Kathleen Parker
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Honestly, if I didn't already own an SUV, I'd go out and buy one. While I'm at it, I might grab a Big Mac and fries, shoot a deer and run over a war protester. Not because I love SUVs, but because the recent Kafkaesque assault on SUV drivers has just about exhausted my legendary sensitivity reserves. First it was the "What would Jesus drive?" campaign positing the notion that SUV-driving is a sin second only to stoning pregnant rape victims. Next Arianna Huffington -columnist, author and FOH (Friend of Hollywood) -produced a series of anti-SUV ads playing off anti-drug commercials in which teens admit to helping terrorists by smoking pot. In Huffington's ads, supposed SUV drivers -soccer moms and the sort -look into the camera and deadpan phrases such as: "I helped hijack an airplane"; "I helped blow up a night club"; "I gassed 40,000 Kurds." In other words, people like yours truly are guilty of aiding and abetting terrorists. Now, Matt Lauer, co-host of NBC's "Today" show, has outed himself as a guilt-addled SUV owner during the show's weeklong exploration of the nation's gas-guzzling problem. As he introduced recent guests, Lauer impersonated a man thinking and mused: "While it's great to haul my son's junk around, am I using more than my fair share of the precious fuel that's available?" The segment included Robert Kennedy Jr., senior attorney with the National Resources Defense Council, and Sam Kazman of the Competitive Enterprise Institute. Kazman's group was identified as receiving some of its funding from the auto industry, while no mention was made of Kennedy's funding sources and donors, but you can guess they don't belong to the vast right wing, which, as everyone knows , supports war at any cost so long as the United States gains dominion over Middle East oil reserves. Credit goes to the always-alert Media Research Center for noting Lauer's unequal treatment of his guests. Meanwhile, America is left in reality limbo: Will Matt give up his SUV? Will he share with us when he does? In keeping with "Today's" probing tradition, will we get to watch? Huffington is ahead of the game in moral one-upmanship. She's already shed her Lincoln Navigator and drives one of two other cars parked in her driveway -a Toyota Prius and a Volvo wagon. To her credit, Huffington rejects any claim to being holier-than-thou. "I connected the dots late," she said. "This is why I want to help other people to connect them." While it's inarguably true that SUVs use more gas than some other cars, there's a problem with what's otherwise trying to pass for high-minded logic. Most people who drive SUVs don't drive them solo, but pack them with kids. In other words, they carpool, which saves gas, right? Furthermore, what uses more energy: An SUV that gets filled up once a week? That would be mine. Or, say, a Brentwood mansion with electronic gates, such as the one in which Huffington lives? I don't resent rich people. In fact, I aspire to be one, find them useful to the economy and prefer their parties. But I do resent when other people insist that you ascend to their higher moral ground just because it makes them feel better. The truth is I don't like or need my SUV any more and plan to get rid of it as soon as I find someone newly emerged from a coma. When I bought it seven years ago, I lived "out." Our dirt driveway had a habit of washing away when it rained. I had boys and dogs and happily hauled dirt, fertilizer and sacks of compost. I'm over it. We moved back to the city. Our driveway is paved, our dogs fewer, the kids are grown, and I walk to work. (Yes, Jesus walks with me.) Until I can wrangle a trade-in, however, I do not feel guilty or ashamed about my SUV, which sits in our driveway wishing that it were younger and more attractive -a Toyota Prius, perhaps -living behind locked gates. As for the pot-smoking/terrorism connection, by the way, I doubt potheads are supporting much terrorism related to drug trafficking these days. There's probably more marijuana being grown between Tallahassee and Thomasville than seeps across our national borders. Too bulky. But smoking weed does make you stupid, kids, so stop it. You're going to need your brightest lights to see through the murky cerebral emissions that pass for thinking these days.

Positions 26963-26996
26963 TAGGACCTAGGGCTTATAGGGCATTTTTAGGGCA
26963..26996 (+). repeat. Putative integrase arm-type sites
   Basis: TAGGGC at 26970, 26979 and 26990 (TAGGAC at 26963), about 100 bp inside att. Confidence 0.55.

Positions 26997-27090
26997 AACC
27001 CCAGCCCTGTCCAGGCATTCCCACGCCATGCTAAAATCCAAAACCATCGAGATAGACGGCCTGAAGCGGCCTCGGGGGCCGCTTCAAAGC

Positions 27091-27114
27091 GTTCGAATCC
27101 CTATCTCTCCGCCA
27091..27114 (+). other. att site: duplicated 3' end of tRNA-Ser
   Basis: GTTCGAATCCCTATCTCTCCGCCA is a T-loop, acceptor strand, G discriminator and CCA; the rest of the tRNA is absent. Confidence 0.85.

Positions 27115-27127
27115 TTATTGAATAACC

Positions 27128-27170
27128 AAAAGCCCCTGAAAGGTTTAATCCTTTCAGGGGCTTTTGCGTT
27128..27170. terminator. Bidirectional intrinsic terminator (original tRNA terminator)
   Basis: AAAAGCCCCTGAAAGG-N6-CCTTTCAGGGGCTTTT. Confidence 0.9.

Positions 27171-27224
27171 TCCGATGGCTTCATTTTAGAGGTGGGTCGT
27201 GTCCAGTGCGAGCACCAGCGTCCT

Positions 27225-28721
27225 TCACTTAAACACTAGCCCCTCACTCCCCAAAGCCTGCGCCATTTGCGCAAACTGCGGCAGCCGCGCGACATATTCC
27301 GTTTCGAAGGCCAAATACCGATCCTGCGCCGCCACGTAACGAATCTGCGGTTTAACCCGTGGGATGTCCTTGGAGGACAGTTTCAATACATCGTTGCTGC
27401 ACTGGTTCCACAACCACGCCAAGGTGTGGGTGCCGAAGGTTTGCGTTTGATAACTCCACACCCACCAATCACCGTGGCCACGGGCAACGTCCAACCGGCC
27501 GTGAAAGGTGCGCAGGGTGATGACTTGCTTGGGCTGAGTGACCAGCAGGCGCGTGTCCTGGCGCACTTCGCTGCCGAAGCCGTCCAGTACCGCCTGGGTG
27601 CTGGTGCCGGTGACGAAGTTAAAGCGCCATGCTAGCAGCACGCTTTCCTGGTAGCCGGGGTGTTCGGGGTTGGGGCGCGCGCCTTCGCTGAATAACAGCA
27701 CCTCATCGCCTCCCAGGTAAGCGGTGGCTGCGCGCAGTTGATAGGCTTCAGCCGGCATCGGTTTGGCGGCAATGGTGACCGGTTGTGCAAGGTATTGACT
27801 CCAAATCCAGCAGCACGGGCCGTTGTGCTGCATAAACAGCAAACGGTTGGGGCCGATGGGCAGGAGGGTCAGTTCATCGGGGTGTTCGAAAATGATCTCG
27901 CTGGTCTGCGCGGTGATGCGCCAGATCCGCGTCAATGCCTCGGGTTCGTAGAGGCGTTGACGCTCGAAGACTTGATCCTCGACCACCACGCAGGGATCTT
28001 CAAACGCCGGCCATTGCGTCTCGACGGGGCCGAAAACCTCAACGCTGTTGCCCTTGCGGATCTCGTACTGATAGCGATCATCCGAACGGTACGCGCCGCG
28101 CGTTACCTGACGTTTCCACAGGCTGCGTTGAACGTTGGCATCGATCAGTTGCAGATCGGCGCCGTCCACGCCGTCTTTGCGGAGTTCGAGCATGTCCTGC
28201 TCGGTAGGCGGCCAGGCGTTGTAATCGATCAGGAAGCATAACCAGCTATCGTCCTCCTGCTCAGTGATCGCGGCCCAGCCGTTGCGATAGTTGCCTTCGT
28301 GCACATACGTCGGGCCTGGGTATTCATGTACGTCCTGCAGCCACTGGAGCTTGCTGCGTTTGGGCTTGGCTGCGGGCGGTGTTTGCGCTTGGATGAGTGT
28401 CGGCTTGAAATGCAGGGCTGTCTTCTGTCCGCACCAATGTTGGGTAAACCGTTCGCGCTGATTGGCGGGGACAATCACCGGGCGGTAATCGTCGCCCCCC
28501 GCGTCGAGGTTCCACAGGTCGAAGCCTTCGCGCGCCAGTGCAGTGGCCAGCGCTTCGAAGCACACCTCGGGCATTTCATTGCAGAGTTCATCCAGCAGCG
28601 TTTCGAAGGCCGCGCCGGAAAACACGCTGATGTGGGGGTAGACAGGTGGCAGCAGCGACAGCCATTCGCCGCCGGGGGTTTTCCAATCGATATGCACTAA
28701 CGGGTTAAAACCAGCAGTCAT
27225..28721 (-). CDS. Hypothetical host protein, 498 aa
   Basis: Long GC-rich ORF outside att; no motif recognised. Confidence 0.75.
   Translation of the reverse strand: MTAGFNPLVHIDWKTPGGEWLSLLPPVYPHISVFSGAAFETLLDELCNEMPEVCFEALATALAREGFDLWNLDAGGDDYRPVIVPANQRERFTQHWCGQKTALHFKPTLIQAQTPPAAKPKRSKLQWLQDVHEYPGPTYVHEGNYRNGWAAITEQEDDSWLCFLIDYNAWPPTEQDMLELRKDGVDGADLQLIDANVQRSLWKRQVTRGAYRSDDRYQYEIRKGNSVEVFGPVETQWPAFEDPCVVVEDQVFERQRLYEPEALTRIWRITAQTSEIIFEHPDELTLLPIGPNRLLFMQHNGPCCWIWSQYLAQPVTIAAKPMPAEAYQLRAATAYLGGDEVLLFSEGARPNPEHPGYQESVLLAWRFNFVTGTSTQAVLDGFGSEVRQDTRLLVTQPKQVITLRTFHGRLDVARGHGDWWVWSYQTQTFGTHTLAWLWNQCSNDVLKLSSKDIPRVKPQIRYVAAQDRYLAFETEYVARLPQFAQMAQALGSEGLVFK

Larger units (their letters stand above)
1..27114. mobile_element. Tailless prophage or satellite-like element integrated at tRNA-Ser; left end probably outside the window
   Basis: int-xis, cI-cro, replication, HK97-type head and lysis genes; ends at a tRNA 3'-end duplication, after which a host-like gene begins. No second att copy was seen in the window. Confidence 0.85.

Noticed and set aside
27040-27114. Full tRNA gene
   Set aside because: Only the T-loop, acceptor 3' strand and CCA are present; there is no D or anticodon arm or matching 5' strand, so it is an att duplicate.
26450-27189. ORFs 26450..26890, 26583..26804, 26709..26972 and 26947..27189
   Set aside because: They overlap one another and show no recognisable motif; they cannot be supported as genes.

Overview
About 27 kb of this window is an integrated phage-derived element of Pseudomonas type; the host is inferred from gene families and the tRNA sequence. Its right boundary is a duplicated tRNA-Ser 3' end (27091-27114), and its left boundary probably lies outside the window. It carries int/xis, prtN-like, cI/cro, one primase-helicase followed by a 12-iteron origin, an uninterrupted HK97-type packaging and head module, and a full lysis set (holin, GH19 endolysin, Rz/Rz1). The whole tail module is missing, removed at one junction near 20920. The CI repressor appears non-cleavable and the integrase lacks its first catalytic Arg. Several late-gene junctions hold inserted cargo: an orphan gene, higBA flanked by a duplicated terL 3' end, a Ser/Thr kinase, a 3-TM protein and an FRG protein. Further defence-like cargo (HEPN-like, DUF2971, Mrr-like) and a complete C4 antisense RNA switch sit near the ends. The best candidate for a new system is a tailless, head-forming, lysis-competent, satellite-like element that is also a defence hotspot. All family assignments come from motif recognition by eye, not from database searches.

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Kathleen Parker

Kathleen Parker is a syndicated columnist with the Washington Post Writers Group.
 
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